(ran East, South editions)
Taking a cue from big cities, St. Petersburg will open a Central Avenue shop with new logo items and dusted-off relics.
Gift-giving and souvenir-shopping will never be the same.
In a narrow storefront on Central Avenue, the city is about to start selling items that residents and tourists alike never knew they wanted or needed. Parking meters. Street banners from the 1996 vice presidential debate. Custom-made street signs. Manhole covers.
Manhole covers? Why would someone buy a manhole cover?
"Tell you the truth, I don't know," said Jacqulyn Schuett, the city's events marketing manager. "They're unique salvage items. People seem to be interested."
Next month the city will open City Gear, as the stop will be called, with limited stock.
A grand opening is planned for November, in time for the holiday shopping season.
The store will be housed in a 500-square-foot corner of the downtown Municipal Services Center. It will be open seven days a week: 10 a.m. to 6 p.m. Monday through Saturday, noon to 5 p.m. Sunday.
The shop will be brimming with St. Petersburg logo items, such as umbrellas, denim shirts and mugs. Anything else that someone might want will get a price tag, too, including old posters, signs, T-shirts, hats and pens.
For the bargain price of $6,000, customers can even buy parking pay stations _ the fancy French ones that befuddled many a resident. The city has about 60 left to sell.
"It'd be a heck of a novelty," said parking manager Phil Oropesa.
By opening a city store, St. Petersburg is joining the ranks of larger cities all over the country that are trying to make some money off the junk that sits in warehouses collecting dust. The classic example of trash turned into treasure is an old parking meter desk lamp or gumball machine.
In San Francisco, signs saying "Clothing Optional Beyond This Point" cost $21.95. In Chicago, customers can buy Coca-Cola bottles found at the bottom of Lake Michigan for $15. In Fort Worth, Texas, 35-foot telephone poles sell for $10.
St. Petersburg has not decided how much to charge for these collectibles. Marketing officials will study prices at other city stores. The going rate for parking meters, for example, hovers between $40 and $250.
Oropesa said the 400 old-fashioned, hand-crank parking meters that St. Petersburg has to sell are probably worth about $90 each. Custom-made street signs cost about $10 each to make.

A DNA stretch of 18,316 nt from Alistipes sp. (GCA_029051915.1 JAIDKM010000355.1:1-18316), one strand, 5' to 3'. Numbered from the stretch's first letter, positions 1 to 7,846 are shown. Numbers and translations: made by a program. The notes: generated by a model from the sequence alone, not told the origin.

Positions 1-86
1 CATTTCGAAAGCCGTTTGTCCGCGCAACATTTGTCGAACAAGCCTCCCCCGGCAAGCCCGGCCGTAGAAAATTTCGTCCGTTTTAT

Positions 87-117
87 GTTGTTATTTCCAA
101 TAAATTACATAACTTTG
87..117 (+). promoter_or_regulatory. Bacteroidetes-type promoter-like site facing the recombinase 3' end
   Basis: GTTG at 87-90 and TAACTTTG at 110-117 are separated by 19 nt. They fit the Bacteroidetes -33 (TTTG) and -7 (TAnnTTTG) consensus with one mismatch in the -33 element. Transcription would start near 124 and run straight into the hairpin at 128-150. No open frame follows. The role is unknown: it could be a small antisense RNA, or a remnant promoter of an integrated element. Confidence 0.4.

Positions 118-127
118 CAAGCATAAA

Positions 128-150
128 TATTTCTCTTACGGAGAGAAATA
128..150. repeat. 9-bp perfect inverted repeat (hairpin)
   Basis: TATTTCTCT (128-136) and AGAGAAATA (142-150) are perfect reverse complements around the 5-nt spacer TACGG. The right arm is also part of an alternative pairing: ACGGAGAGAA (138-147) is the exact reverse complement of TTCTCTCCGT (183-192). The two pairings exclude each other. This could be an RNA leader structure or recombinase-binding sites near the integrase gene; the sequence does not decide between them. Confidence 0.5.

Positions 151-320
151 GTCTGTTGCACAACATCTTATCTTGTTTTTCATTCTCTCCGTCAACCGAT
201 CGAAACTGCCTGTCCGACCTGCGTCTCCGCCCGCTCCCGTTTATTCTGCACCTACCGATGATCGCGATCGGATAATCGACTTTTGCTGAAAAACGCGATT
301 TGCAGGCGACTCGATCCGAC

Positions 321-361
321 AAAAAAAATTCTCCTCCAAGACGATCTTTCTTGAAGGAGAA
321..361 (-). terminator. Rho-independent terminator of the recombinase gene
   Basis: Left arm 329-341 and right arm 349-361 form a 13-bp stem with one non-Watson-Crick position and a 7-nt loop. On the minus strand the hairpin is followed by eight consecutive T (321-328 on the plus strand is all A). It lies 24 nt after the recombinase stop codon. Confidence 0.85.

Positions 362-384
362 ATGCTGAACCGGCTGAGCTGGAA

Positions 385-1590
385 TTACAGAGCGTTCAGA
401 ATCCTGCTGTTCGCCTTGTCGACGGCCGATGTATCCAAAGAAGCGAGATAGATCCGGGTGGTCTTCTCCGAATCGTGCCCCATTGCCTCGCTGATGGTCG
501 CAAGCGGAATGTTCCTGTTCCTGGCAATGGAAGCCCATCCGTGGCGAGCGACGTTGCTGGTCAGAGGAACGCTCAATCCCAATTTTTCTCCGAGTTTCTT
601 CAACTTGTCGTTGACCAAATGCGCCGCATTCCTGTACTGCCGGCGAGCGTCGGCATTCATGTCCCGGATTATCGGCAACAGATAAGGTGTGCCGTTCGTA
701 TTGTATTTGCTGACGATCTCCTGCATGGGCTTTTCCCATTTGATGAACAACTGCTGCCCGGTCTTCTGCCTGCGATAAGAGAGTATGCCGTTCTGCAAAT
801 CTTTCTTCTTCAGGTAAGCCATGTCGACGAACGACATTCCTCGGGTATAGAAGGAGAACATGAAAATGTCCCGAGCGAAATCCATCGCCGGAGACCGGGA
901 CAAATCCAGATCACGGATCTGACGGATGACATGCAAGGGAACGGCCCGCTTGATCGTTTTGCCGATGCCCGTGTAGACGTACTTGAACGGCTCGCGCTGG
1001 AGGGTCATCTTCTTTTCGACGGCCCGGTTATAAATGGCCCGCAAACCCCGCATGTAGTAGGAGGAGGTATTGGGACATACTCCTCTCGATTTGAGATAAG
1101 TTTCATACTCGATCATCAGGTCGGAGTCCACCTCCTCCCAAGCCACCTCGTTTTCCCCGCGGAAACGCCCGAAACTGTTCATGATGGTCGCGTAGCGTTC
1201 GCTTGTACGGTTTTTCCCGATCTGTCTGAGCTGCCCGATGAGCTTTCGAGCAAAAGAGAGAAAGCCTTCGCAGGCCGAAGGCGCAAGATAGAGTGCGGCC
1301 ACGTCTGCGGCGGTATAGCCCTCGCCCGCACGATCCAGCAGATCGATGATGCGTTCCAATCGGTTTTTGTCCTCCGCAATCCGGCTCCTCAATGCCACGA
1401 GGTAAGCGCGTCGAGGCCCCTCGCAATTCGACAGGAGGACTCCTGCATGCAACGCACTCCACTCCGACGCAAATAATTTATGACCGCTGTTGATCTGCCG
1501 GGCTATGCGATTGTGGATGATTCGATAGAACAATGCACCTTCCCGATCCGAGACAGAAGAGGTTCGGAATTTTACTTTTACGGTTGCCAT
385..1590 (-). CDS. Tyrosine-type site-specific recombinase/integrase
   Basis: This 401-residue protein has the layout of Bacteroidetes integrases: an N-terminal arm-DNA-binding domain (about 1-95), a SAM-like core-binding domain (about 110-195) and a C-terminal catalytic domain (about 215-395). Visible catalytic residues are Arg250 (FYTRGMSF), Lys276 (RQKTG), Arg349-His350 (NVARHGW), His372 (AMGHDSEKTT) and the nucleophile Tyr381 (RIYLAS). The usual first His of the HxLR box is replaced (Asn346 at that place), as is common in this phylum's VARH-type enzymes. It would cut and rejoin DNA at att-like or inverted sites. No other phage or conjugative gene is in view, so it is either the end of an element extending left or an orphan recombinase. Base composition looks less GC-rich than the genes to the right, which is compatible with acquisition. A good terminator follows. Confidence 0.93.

This year, the city is spending about $93,000 to ready the store, which used to house a locksmith business. The city plans to hire a full-time store manager, who will make between $22,000 and $25,000 a year. The city also is looking for three or four part-time clerks to sell memorabilia and answer questions about St. Petersburg.
For the next fiscal year, which begins in October, the marketing department has budgeted $134,000. About half of that will go toward salaries, wages and benefits; the balance will go toward ordering merchandise, paying rent and other bills, and advertising.
Even though the space is city-owned, the marketing department will pay $13,500 in rent.
"Hopefully we'll just have it packed with great items for sale," Schuett said.
The city hopes to turn a profit 18 months after the shop opens. But quirky salvage and souvenir items sold in city stores don't always bring in much cash.
"It's not going to be a huge moneymaker," said Craig Lerner, whose San Diego merchandise management company runs that city's shop. "It has to be in a good location." In San Diego, customers can buy doors from the old jail.
While St. Petersburg and other cities would like to at least break even, the goal of city stores is more than generating cash. They generate good publicity and good will.
The Fort Worth City Store has been open since 1995 and has never made money. Store manager Brenda McKinley, who recently took over operations, said the store could have been profitable had it been better managed and invested more in advertising.
"We lost money the last four years," she said. "This year, if we don't break even, we'll be very close."
She said the store sells "anything that nobody wants anymore," including traffic lights, fire hydrants and signs with bullet holes.
"A lot of it is strange to me," McKinley said. "My rule of thumb is don't ask questions."
_ Times researcher Kitty Bennett contributed to this report.